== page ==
Friday, January 10, 2014

Everything is subject to change over time

From Two Cheers for 'First World Problems' by Virginia Postrel.

In a world of constraints, necessary trade-offs, constantly changing circumstances and ever changing expectations, it is a challenge to maintain philosophical and emotional harmony. Postrel has some excellent discussion of the tension between rising expectations and maintaining a sense of perspective.
Online shopping and overnight shipping have become like Google or IMDB. They constitute what what my strategy-professor husband Steven Postrel calls “new-wave utilities,” a category that also includes ubiquitous retailers such as 7-Eleven and Starbucks. These businesses have taught us to count on them -- and take them for granted -- the way we assume the tap water will be clean and the lights will turn on. Unless something goes wrong, we don’t think about how amazing they are or how we got them in the first place.

It took years of sustained efforts by online retailers and delivery services to make overnight orders realistic. It also took dissatisfaction: insanely demanding companies working to please insanely demanding customers -- or, in some cases, to offer customers services they hadn’t even thought to ask for -- as each improvement revealed new sources of discontent.

“Form follows failure,” is what Henry Petroski, the civil engineering professor and prolific popular writer, calls the process. Every step forward begins with a complaint about what already exists. “This principle governs all invention, innovation, and ingenuity; it is what drives all inventors, innovators, and engineers,” he writes. “And there follows a corollary: Since nothing is perfect, and, indeed, since even our ideas of perfection are not static, everything is subject to change over time.”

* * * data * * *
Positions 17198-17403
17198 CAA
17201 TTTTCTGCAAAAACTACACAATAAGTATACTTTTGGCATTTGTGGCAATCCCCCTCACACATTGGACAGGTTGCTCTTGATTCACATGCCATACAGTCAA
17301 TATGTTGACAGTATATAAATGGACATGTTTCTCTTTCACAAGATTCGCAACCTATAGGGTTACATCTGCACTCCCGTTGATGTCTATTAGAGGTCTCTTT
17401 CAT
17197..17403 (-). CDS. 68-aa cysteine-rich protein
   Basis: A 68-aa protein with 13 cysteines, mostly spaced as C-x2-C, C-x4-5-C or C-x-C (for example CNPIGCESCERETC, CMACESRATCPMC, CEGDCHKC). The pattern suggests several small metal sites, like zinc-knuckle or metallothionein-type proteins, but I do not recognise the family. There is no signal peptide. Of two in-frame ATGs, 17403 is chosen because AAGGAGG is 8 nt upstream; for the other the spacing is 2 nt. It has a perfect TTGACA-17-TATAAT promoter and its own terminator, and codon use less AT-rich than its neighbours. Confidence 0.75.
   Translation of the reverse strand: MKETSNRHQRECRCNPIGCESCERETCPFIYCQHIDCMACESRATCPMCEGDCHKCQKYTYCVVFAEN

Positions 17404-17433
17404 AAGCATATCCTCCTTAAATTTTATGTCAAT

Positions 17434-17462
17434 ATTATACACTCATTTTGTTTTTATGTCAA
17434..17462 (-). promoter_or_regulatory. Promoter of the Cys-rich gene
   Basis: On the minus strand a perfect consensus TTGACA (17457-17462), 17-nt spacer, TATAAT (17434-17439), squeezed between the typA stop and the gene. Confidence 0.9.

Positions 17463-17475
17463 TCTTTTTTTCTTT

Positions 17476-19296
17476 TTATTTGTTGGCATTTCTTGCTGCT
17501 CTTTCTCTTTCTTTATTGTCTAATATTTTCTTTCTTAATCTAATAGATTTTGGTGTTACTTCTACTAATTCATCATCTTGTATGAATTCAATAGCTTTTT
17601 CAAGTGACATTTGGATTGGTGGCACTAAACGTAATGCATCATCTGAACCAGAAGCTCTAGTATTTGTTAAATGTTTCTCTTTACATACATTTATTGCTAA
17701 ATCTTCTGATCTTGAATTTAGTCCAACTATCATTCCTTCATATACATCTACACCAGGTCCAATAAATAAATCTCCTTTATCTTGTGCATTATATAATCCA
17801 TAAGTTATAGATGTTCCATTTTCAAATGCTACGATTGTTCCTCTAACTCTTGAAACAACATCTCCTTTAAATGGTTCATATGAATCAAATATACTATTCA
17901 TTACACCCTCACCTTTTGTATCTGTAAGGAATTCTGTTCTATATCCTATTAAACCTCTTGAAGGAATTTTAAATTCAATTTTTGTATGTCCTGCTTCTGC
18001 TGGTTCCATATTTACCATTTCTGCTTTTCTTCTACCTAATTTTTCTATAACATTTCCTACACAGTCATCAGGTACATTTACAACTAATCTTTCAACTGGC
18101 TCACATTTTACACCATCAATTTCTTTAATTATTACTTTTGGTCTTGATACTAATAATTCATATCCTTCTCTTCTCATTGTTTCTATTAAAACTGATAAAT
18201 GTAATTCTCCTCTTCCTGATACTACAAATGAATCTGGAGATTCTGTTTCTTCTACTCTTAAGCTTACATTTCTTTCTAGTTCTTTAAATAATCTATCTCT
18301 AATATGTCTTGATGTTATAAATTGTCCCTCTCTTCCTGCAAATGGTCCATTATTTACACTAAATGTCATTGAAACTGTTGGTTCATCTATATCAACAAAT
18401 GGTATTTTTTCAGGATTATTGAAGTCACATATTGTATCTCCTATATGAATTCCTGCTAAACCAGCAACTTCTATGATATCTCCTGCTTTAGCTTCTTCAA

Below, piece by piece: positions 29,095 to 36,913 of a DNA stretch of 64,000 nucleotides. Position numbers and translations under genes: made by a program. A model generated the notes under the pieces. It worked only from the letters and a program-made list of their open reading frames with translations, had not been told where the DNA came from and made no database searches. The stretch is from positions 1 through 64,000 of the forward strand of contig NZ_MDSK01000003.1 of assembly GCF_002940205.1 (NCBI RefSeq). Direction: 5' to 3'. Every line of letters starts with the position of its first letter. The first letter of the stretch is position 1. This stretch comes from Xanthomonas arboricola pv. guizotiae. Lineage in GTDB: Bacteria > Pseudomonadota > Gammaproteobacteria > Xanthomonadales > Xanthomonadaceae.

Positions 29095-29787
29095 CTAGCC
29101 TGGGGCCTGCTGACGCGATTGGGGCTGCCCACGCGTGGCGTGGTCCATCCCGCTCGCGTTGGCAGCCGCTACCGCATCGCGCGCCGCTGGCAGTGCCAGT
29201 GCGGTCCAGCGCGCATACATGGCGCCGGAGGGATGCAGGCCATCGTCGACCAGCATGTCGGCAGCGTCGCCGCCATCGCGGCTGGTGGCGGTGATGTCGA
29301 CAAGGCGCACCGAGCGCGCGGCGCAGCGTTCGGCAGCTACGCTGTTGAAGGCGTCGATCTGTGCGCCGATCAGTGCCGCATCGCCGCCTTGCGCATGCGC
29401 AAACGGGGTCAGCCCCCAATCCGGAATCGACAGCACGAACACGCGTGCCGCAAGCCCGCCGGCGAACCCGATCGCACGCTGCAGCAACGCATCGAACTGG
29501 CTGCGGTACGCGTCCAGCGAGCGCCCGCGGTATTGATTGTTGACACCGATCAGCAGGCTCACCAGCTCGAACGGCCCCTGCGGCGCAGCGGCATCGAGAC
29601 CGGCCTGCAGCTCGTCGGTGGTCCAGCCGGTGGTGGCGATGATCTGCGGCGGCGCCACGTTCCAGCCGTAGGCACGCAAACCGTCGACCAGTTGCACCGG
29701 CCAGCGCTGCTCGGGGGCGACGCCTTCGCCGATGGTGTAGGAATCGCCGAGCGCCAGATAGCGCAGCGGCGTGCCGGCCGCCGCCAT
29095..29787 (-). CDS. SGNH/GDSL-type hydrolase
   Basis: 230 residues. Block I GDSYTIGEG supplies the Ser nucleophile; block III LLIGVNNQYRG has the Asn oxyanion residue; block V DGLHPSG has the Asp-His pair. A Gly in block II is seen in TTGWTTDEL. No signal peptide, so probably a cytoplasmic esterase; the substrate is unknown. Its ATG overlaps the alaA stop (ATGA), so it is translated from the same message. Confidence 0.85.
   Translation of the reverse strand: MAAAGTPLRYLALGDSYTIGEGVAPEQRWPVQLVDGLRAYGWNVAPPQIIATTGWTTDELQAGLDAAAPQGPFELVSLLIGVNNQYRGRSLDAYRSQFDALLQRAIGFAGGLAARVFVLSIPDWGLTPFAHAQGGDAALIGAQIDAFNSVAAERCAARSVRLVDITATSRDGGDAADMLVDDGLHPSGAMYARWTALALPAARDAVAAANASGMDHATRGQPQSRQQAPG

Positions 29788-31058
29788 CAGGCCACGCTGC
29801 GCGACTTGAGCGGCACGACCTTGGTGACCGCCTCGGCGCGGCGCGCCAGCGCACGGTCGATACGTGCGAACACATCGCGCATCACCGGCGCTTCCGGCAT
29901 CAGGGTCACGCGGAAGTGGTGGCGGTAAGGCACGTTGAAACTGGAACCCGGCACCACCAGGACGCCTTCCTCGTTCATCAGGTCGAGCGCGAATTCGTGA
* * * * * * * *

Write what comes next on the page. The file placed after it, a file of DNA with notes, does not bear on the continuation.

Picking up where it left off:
Rising expectations aren’t a sign of immature “entitlement.” They’re a sign of progress -- and the wellspring of future advances. The same ridiculous discontent that says Starbucks ought to offer vegan pumpkin lattes created Starbucks in the first place. Two centuries of refusing to be satisfied produced the long series of innovations that turned hunger from a near-universal human condition into a “third world problem.”

Complaining about small annoyances can be demoralizing and obnoxious, but demanding complacency is worse. The trick is to simultaneously remember how much life has improved while acknowledging how it could be better. In the new year, then, may all your worries be first world problems.

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